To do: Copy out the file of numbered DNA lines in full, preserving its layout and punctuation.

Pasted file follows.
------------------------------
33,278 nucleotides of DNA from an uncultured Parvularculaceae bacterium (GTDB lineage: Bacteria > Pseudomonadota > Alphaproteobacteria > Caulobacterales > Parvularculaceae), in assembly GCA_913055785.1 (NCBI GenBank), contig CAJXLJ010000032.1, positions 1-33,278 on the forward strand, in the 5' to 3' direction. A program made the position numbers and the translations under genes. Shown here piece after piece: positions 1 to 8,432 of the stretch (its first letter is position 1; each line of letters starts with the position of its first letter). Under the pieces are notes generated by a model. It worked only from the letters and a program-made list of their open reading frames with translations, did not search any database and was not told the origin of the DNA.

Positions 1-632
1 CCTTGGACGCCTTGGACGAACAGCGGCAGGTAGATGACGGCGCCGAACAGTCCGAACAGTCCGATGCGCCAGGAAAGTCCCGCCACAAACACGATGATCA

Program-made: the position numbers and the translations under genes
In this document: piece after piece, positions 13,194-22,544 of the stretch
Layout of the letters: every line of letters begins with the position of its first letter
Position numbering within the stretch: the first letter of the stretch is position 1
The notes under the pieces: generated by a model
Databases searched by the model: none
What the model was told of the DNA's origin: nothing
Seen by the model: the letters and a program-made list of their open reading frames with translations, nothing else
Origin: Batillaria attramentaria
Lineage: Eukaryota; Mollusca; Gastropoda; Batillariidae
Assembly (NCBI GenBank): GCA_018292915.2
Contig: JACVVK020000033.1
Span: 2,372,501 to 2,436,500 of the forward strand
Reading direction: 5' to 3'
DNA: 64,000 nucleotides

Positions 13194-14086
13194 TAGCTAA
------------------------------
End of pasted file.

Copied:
33,278 nucleotides of DNA from an uncultured Parvularculaceae bacterium (GTDB lineage: Bacteria > Pseudomonadota > Alphaproteobacteria > Caulobacterales > Parvularculaceae), in assembly GCA_913055785.1 (NCBI GenBank), contig CAJXLJ010000032.1, positions 1-33,278 on the forward strand, in the 5' to 3' direction. A program made the position numbers and the translations under genes. Shown here piece after piece: positions 1 to 8,432 of the stretch (its first letter is position 1; each line of letters starts with the position of its first letter). Under the pieces are notes generated by a model. It worked only from the letters and a program-made list of their open reading frames with translations, did not search any database and was not told the origin of the DNA.

Positions 1-632
1 CCTTGGACGCCTTGGACGAACAGCGGCAGGTAGATGACGGCGCCGAACAGTCCGAACAGTCCGATGCGCCAGGAAAGTCCCGCCACAAACACGATGATCA

Program-made: the position numbers and the translations under genes
In this document: piece after piece, positions 13,194-22,544 of the stretch
Layout of the letters: every line of letters begins with the position of its first letter
Position numbering within the stretch: the first letter of the stretch is position 1
The notes under the pieces: generated by a model
Databases searched by the model: none
What the model was told of the DNA's origin: nothing
Seen by the model: the letters and a program-made list of their open reading frames with translations, nothing else
Origin: Batillaria attramentaria
Lineage: Eukaryota; Mollusca; Gastropoda; Batillariidae
Assembly (NCBI GenBank): GCA_018292915.2
Contig: JACVVK020000033.1
Span: 2,372,501 to 2,436,500 of the forward strand
Reading direction: 5' to 3'
DNA: 64,000 nucleotides

Positions 13194-14086
13194 TAGCTAA